A 60-year-old woman from Spain was caring for a relative stricken with cancer when suddenly she became extremely religious.
She began to spend hours reciting scripture and, over a two-month period, made a complete turn-around in behavior.
Friends and family claimed she had always been a happy woman but wasn’t particularly religious. They feared the sudden change came as a result of depression as she cared for her family member.
It wasn’t until she reported the Virgin Mary was coming to speak to her that her family realized just how much she’d changed.
Millions would be honored to be visited by the Holy Virgin, but when the woman’s family saw her “seeing, feeling and talking with the Virgin Mary” when nothing was in the room with them, they became concerned.
They took her to see a doctor, who ordered an MRI, which revealed several lesions in her brain. They took a biopsy and discovered she was suffering the effects of glioblastoma multiforme, an aggressive form of brain cancer.
The tumors were large – too large to treat with surgery, so doctors recommended she be treated with chemotherapy and radiation. Doctors also prescribed antipsychotic medications, claiming they tend to have anti-cancer effects against glioblastoma.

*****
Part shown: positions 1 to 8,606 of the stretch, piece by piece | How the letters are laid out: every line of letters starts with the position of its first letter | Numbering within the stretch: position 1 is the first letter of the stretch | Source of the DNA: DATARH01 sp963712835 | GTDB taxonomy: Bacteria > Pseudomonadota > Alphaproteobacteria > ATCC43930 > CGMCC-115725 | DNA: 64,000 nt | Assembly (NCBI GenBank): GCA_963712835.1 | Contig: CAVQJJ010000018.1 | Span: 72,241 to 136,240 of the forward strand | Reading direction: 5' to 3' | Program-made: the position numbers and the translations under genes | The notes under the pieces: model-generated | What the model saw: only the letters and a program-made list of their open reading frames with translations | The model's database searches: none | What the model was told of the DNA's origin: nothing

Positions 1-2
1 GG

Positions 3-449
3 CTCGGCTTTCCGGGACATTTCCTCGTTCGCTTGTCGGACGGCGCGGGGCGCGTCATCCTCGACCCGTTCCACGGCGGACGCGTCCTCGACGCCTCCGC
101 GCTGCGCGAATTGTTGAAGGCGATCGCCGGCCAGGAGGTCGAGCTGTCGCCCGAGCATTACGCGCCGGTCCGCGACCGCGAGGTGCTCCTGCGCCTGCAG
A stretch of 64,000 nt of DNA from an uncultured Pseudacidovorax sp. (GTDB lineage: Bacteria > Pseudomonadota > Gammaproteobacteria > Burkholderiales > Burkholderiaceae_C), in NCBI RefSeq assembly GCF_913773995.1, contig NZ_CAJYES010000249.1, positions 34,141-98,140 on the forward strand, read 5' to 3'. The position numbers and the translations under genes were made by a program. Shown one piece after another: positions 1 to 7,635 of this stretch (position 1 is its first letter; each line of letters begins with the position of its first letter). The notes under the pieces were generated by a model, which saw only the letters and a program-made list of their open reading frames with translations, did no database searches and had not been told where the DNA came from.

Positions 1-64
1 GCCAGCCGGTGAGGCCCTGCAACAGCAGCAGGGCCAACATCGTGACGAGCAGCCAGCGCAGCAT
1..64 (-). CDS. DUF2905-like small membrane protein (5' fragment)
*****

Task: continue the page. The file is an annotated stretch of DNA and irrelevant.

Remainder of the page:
The woman was treated for five weeks, during which time the visions gradually disappeared.
Two months after treatment began, the woman had a stroke. Eight months following that, she passed away at the hands of the tumors.
The medical journal Neurocase
revealed researchers’ belief that in this woman’s particular case, “it is clear that the religious experience represented a factor” from her previous behavior that was “not preceded by a gradual change in her thinking and acting. Nor was there any kind of trigger or reason [for the behavior change] except for the disease, and hence, it can be considered a clearly pathological experience.”
Prior to the Marian visitations, she did believe in God so she wasn’t randomly converted through the tumor, yet researchers still question how and why she suddenly began to see the Holy Virgin.
Refusing to believe the apparitions were real, doctors claimed she probably experienced non-conclusive seizures most likely related to the brain tumors.
They said some cases of hyper-religious behavior has been reported in people with epilepsy and, since they cannot fathom a true religious encounter, they are performing ongoing research to confirm their epilepsy theory.
Please pray for those touched by God and who are treated as mental deviants. Please pray for faith in the scientific community and grace from our Heavenly Father.
By Kenya Sinclair